A strong internal mobility program should include both aspects of mobility. Role-to-role mobility allows employees to change their jobs within the organization, filling roles as needed. Project-based mobility supports employees working on different projects and not being stuck with a certain workflow or set team. Internal mobility best practices will stay focused on the people forming your teams and not overlook their personal feelings towards mobility.

Think Long-Term for Employee Growth

Upward mobility is another aspect that can complicate the role-to-role mobility to some degree. Employees should have clear paths forward to improve their skills and professional abilities, but their ability to move throughout the company shouldn’t be sacrificed. As employees expand their abilities and take on higher titles, they shouldn’t “graduate” from tasks where they are still needed. Managing this balance can be tricky.

Look for Redundancies and Unnecessary Overlap

Process mining can be a useful tool to really help optimize talent mobility. Process mining will look at what employees are doing and how workflows really move. Rather than assume the touchpoints and processes always make sense, process mining will look at all timestamps and movements to see if there are bottlenecks or snags that can be addressed to optimize the process. This can help pinpoint unnecessary mobility, where employees are moving to places they aren’t truly needed and wasting valuable time with extra touchpoints in the process.

Increase Project Communication

When employees are moving to different projects and roles, a solid project management software (PMs) should be leveraged to keep everyone on track. Increased clarity is needed to avoid miscommunications about assigned tasks. The PMs will track project timelines and employee mobility, which can show if you are hitting your

Set Internal Mobility Benchmarks

Define how internal mobility can help your company and create a list of goals. Make sure one internal mobility benchmark includes avoiding unnecessary movements. Not all movement is good movement.

Consider Team Morale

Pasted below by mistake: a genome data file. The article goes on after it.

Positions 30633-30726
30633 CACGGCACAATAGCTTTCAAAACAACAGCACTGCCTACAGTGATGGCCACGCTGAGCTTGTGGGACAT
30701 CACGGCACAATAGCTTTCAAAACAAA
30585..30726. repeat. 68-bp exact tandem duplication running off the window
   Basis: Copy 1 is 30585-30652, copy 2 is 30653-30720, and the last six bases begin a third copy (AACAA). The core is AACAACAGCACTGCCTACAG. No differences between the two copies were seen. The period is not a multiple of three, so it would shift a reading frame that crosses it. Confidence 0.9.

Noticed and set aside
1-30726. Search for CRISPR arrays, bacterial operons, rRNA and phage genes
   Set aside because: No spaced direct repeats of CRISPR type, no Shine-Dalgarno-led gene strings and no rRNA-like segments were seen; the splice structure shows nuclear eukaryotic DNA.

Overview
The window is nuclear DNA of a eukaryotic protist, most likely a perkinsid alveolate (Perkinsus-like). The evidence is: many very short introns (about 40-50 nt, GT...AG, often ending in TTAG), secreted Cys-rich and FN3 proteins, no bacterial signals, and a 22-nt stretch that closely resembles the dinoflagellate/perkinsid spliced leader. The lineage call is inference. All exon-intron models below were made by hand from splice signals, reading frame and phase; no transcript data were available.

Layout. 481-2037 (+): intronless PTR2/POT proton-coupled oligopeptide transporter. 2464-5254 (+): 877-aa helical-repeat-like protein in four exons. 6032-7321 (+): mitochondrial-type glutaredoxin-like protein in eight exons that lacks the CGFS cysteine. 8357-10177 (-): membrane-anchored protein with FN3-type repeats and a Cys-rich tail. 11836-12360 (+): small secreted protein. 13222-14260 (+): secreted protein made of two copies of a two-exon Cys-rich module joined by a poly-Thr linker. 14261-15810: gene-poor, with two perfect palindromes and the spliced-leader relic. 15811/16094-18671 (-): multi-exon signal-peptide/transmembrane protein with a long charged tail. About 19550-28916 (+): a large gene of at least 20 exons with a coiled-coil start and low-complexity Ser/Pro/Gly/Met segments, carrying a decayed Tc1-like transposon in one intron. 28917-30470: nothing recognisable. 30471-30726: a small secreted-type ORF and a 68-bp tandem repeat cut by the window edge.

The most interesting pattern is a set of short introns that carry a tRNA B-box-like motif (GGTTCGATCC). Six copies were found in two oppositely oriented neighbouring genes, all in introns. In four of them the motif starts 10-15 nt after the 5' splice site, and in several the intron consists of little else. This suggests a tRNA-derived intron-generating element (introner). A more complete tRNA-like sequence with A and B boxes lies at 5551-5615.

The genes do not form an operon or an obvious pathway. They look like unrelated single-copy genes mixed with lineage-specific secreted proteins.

Part of a strong internal talent mobility strategy will include recommending cross-functional projects, rotations and secondments. It’s important to still maintain intrinsic values of completion and success, so talent movement may sometimes need to be reined in. If the mobility pace gets too fast, employees may start to feel as if they never get to see any significant project through to its end.

Talent Mobility Strategy

It’s important to incorporate a formal internal talent mobility strategy into your framework for success. Your talent mobility strategy should hinge around policies that allow employees to move roles, which is important in preventing managers from hoarding talent. Your internal mobility process should encompass a few key elements, including:

  • Cultivating both internal and external pipelines and unifying them into one, singular platform
  • Creating visible career paths and succession plans
  • Developing existing team members through learning and development programs
  • Encouraging and supporting cross-functional projects and rotations

As you create your internal mobility policy, you’ll want to devise a set of guidelines that govern how employees are expected to behave within your organization and what they can do to achieve positions that are more suitable for their unique skillsets. It’s important that you design a foundation upon which you can leverage employees’ competencies, experience, and skills in ways that make your organization better while simultaneously improving morale and retention rates within your organization.

Talent Mobility Framework

An internal mobility framework can support your overall success initiatives. A talent mobility framework should define the roles, skills, and competencies for employees and help create a clear picture of how workers can move throughout the company. Your talent mobility framework should include the following steps:

Stakeholder Involvement

Your stakeholders are both your C-suite executives and the employees you’re trying to groom into fitting positions. The idea of talent mobility needs to be adopted by both sets of people within your organization to see the most substantial benefits.

Clarity and Help with Your Management Team

In order for your strategies to be fruitful, your senior management needs to champion your talent mobility efforts. Employees will take their cues from upper management, which means it’s crucial to get buy-in from every level of the organization. Leaders need to advertise new opportunities internally before seeking external candidates. When recruiting for upper-level positions, managers should offer training to existing employees before hiring externally.

User-Friendly Platforms

Embrace all the things technology can bring to the table by implementing a user-friendly platform that facilitates talent mobility. A great platform will help you plan your moves accordingly, as you’ll already know your talents’ strengths and skills. With the appropriate platform, you can better manage your company’s talent pool, reach out to potential candidates, and keep tabs on people who have the right skills to do the jobs that need to be done.

Be sure to always recognize your team’s talents and reward their efforts when they go above and beyond. This is one of the simplest ways to build a company culture that people want to be associated with.